Kaiser Health News:
5 Things To Know About Convalescent Blood Plasma 


President Donald Trump told the American people this week that convalescent plasma is a potential new treatment for COVID-19. His announcement followed the Food and Drug Administration’s decision Sunday to grant fast-track authorization for its emergency use as a treatment for hospitalized COVID patients. This “emergency use authorization” triggered an outcry from scientists and doctors, who said the decision was not supported by adequate clinical evidence and criticized the FDA for what many perceived as bowing to political pressure. (Knight, 8/27)


Kaiser Health News and PolitiFact:
Pence Praises Trump’s ‘Seamless’ COVID Response, Leaves Out His State Feuds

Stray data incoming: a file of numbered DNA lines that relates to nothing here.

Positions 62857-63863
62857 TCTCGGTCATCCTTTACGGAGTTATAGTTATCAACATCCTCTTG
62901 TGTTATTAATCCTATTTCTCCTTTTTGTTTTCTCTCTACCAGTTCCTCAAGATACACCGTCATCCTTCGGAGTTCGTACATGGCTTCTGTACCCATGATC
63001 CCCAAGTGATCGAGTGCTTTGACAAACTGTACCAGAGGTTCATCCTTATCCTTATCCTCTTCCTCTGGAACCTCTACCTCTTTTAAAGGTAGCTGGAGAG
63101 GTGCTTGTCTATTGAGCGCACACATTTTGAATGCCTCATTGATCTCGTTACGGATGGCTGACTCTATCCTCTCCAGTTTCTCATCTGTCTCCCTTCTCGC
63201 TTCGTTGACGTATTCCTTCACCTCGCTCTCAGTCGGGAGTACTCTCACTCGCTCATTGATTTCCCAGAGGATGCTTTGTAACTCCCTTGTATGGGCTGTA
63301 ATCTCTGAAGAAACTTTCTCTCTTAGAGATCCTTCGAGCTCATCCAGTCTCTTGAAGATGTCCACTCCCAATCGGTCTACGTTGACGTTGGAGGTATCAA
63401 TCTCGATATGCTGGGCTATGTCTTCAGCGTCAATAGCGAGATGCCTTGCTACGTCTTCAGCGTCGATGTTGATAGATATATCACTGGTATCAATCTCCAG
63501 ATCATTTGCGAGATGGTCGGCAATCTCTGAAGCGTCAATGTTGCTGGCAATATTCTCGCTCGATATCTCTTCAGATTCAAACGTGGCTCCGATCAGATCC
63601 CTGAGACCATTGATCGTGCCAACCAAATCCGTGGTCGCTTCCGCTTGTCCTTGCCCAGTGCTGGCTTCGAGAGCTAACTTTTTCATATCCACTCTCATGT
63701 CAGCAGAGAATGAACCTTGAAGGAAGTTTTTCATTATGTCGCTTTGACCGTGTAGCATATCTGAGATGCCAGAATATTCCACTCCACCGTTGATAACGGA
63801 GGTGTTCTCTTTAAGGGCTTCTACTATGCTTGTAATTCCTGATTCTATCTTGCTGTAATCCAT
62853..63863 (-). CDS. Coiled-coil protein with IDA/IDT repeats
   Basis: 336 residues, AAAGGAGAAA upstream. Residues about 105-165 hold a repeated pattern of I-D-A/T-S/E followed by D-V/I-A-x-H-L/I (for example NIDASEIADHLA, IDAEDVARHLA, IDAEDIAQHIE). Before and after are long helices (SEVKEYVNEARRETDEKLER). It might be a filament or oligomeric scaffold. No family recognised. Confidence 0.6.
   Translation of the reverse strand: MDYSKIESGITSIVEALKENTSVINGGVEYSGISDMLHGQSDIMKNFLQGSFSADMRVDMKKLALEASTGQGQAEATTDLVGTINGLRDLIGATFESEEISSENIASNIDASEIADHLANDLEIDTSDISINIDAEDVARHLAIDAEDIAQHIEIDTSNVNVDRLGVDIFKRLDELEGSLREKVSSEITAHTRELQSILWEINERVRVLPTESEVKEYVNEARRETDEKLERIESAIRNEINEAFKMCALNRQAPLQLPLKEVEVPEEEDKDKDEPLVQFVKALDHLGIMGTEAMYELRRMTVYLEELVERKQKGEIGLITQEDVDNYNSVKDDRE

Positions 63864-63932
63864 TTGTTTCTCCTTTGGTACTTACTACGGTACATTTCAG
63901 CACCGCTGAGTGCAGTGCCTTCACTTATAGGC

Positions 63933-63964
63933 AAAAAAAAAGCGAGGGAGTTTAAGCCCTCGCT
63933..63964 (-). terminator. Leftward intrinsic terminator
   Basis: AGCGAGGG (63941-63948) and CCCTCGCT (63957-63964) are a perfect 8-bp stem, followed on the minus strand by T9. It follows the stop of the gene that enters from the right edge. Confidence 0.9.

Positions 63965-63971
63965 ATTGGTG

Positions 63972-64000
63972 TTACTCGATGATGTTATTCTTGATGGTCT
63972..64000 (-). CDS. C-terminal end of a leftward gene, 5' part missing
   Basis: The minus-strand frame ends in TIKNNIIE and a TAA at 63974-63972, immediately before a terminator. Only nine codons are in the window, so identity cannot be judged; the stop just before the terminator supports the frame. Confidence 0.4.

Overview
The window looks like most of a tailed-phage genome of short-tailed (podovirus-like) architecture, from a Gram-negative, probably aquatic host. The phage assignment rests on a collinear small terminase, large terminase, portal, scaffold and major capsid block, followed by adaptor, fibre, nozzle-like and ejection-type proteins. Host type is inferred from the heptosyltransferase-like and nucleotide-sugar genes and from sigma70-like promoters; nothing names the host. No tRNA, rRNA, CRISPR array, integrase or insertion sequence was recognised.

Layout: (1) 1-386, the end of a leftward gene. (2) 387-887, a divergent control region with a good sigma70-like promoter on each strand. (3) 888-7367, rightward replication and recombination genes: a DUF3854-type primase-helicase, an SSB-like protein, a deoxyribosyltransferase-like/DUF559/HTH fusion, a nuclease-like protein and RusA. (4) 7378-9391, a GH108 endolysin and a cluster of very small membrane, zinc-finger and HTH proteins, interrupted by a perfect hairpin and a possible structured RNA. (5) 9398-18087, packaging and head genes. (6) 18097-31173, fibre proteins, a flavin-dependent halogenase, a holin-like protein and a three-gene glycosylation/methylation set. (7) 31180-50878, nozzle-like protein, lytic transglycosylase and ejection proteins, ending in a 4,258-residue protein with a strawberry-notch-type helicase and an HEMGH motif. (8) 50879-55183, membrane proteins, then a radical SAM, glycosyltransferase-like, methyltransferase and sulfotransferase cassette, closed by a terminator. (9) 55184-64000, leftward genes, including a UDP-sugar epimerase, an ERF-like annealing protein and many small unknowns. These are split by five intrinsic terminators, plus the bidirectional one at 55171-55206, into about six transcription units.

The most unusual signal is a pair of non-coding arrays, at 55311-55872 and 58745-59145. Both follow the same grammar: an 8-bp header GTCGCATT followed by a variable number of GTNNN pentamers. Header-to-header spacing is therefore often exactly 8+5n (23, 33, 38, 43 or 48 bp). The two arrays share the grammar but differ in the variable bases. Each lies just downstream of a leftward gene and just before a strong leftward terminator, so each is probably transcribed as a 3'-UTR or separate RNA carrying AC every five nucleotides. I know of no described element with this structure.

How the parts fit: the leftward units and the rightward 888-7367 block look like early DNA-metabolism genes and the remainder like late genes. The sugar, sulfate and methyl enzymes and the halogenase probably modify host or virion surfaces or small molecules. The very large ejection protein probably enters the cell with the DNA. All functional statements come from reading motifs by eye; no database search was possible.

Vice President Mike Pence portrayed his boss, President Donald Trump, as a leader who has reached out across the aisle to help during the coronavirus pandemic.“President Trump marshaled the full resources of the federal government and directed us to forge a seamless partnership with governors across America in both parties,” Pence said during his speech Wednesday night at the Republican National Convention. (Greenberg, Sherman and Knight, 8/27)


Kaiser Health News and PolitiFact:
Republican Convention, Day 3: Revisionist History 


In accepting the Republican Party nomination Wednesday night, Vice President Mike Pence accurately recounted the history of Baltimore’s Fort McHenry, and how a failed British bombardment in 1814 helped inspire Francis Scott Key to write “The Star-Spangled Banner.” Pence’s claims about the Trump administration as well as his attacks on Democratic presidential nominee Joe Biden, on the other hand, were sometimes misleading, incomplete or wrong. (8/27)


Kaiser Health News:
KHN’s ‘What The Health?’ Replay: What’s At Stake When High Court Hears ACA Case